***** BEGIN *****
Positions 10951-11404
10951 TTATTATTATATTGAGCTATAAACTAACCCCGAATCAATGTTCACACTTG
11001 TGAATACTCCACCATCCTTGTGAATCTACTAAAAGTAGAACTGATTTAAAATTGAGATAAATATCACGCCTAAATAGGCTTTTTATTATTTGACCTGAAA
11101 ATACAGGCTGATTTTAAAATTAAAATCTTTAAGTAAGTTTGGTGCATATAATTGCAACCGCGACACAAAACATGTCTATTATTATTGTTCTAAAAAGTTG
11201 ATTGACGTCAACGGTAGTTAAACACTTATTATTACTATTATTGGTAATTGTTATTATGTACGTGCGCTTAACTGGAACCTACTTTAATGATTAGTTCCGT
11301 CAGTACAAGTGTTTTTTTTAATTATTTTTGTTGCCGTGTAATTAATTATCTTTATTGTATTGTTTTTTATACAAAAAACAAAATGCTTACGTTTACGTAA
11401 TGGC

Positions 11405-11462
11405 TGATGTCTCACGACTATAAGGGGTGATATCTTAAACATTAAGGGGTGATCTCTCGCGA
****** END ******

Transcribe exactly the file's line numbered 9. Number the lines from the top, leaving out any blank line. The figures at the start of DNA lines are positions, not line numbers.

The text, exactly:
11405 TGATGTCTCACGACTATAAGGGGTGATATCTTAAACATTAAGGGGTGATCTCTCGCGA